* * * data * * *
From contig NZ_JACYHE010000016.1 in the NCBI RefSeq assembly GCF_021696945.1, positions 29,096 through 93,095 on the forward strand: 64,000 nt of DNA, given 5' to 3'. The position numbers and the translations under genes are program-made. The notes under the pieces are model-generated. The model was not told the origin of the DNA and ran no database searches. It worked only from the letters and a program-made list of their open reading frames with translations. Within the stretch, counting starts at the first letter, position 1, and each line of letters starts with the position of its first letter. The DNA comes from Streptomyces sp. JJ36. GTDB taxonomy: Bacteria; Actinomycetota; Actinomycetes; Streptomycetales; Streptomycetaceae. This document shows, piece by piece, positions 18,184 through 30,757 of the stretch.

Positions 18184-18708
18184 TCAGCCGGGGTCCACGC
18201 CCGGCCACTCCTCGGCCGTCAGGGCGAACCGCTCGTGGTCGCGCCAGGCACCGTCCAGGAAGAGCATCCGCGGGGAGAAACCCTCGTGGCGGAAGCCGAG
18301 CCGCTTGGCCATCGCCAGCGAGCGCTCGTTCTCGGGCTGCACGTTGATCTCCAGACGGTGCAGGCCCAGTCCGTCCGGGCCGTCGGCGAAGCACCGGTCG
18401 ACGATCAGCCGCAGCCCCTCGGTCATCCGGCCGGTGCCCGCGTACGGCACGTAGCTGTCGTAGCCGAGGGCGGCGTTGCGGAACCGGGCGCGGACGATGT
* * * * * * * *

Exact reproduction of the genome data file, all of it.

From contig NZ_JACYHE010000016.1 in the NCBI RefSeq assembly GCF_021696945.1, positions 29,096 through 93,095 on the forward strand: 64,000 nt of DNA, given 5' to 3'. The position numbers and the translations under genes are program-made. The notes under the pieces are model-generated. The model was not told the origin of the DNA and ran no database searches. It worked only from the letters and a program-made list of their open reading frames with translations. Within the stretch, counting starts at the first letter, position 1, and each line of letters starts with the position of its first letter. The DNA comes from Streptomyces sp. JJ36. GTDB taxonomy: Bacteria; Actinomycetota; Actinomycetes; Streptomycetales; Streptomycetaceae. This document shows, piece by piece, positions 18,184 through 30,757 of the stretch.

Positions 18184-18708
18184 TCAGCCGGGGTCCACGC
18201 CCGGCCACTCCTCGGCCGTCAGGGCGAACCGCTCGTGGTCGCGCCAGGCACCGTCCAGGAAGAGCATCCGCGGGGAGAAACCCTCGTGGCGGAAGCCGAG
18301 CCGCTTGGCCATCGCCAGCGAGCGCTCGTTCTCGGGCTGCACGTTGATCTCCAGACGGTGCAGGCCCAGTCCGTCCGGGCCGTCGGCGAAGCACCGGTCG
18401 ACGATCAGCCGCAGCCCCTCGGTCATCCGGCCGGTGCCCGCGTACGGCACGTAGCTGTCGTAGCCGAGGGCGGCGTTGCGGAACCGGGCGCGGACGATGT